June 30, 2011


One thing I love about Vienna, or all of Austria for that matter, is that you can just go for a walk and stumble across something really cool.

We took the students on a little walk through downtown to help them get a little oriented. Outside the Stefansdom, we arrived just in time to see the procession celebrating Corpus Christi day. Corpus Christi, a Catholic and national holiday, celebrates the Body of Christ, consecrated in Mass. In German, it's called Fronleichnam. As a Mormon missionary 25 plus years ago, I got the spelling mixed up and thought it was Frohe Leichnam (happy corpse). I thought a great way to commemorate the day would be to lie happily in bed like a corpse. We didn't, of course, but my companion and I had fun joking about it.

We watched the procession pass. I liked seeing all the outfits and listening to the band. We came across the procession a couple times as they traveled throughout the city from cathedral to cathedral. I really like the pomp and circumstance and tradition.

In the middle right photo, the man under the canopy is Bishop Schönborn. (click to enlarge)
In the next few weeks, I plan to become a flâneur. I learned this term from Professor Rob. It's a person who strolls about the city in order to experience it. Stay tuned for photos, and hopefully, I'll stumble across many more surprises.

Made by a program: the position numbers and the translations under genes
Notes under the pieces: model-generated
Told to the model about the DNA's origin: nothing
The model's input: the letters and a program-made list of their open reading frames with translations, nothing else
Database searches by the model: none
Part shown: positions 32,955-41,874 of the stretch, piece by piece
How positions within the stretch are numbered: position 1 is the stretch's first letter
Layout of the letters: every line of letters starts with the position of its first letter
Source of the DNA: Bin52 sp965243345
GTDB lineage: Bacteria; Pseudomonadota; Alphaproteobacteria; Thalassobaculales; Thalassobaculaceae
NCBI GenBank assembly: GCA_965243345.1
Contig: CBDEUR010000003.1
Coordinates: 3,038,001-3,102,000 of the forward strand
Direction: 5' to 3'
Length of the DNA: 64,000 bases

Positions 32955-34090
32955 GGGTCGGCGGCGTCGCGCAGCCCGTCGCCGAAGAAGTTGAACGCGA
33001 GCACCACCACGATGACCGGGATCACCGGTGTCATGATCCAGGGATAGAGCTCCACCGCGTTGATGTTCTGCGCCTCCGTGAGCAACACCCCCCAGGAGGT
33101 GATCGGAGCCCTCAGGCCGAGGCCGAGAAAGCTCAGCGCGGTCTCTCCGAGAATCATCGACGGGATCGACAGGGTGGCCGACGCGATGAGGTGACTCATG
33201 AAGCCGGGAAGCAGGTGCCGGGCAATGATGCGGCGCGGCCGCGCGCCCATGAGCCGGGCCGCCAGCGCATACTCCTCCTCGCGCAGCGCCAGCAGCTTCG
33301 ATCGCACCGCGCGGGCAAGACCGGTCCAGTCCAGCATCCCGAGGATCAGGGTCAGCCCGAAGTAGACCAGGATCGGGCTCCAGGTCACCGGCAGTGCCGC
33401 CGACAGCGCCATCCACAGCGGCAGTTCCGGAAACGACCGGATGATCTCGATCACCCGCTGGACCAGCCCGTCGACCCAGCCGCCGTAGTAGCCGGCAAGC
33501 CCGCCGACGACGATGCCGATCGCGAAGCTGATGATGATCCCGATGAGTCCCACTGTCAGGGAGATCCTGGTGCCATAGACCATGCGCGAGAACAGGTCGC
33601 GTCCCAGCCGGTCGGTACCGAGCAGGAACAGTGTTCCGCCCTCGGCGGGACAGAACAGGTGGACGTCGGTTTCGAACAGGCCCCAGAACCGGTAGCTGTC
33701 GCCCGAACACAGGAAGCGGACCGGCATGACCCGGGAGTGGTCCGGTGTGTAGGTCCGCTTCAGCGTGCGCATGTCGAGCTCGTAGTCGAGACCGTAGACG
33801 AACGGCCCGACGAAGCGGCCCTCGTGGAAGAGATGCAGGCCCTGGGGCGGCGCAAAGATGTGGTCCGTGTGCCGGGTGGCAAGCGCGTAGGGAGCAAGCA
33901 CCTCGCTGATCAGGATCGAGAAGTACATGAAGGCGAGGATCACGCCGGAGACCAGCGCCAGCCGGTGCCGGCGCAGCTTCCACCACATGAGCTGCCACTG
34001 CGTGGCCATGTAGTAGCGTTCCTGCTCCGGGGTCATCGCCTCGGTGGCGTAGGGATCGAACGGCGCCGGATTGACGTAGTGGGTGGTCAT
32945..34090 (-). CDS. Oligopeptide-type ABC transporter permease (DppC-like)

A Day at the Opera

During the first week the students are here in Vienna, we are taking them to several performances. This is due to the fact that most of the performing groups are on break or tour during July and August. After "The Magic Flute," Katie chose something a bit lighter. We got tickets for Strauss' "Die Fledermaus" at the Volksoper.

The Volksoper was built in 1898 for the 50 year jubilee of Emperor Franz Josef. The building was completed in only ten months. Comparing it to the Gordon B. Hinckley Alumni and Visitor's Center which went up in one year with the aid of modern machinery and technology, the building of the Volksoper is a very impressive feat. However, to build it so quickly greatly added to the cost, and the theater shortly after went bankrupt. After WWII, the Volksoper became the main opera stage in Vienna while the Staatsoper was being rebuilt from damage incurred during the war.

We originally thought we had purchased tickets for the evening performance. It was a good thing Katie decided to check the tickets one more time. It turned out our tickets were for the 11 a.m. matinee. When we arrived, we were met by thousands of Viennese school children also attending the opera. My first thought was, "Please let them be better than audiences of American kids." And by comparison, they were. But, it was obvious that near the end of each act their attention spans were only so long. If anyone knows me, they know that I'm a magnet for people with poor concert etiquette. Why do they ALWAYS have to sit near me? This time it was one of the teachers. She sat and read her book with light from a cell phone, and when some of her kids would get a little unruly, she would yell-whisper at them loud enough to be heard throughout the hall. I finally gave her a very stern "shh" and my best "evil eye." She got the message.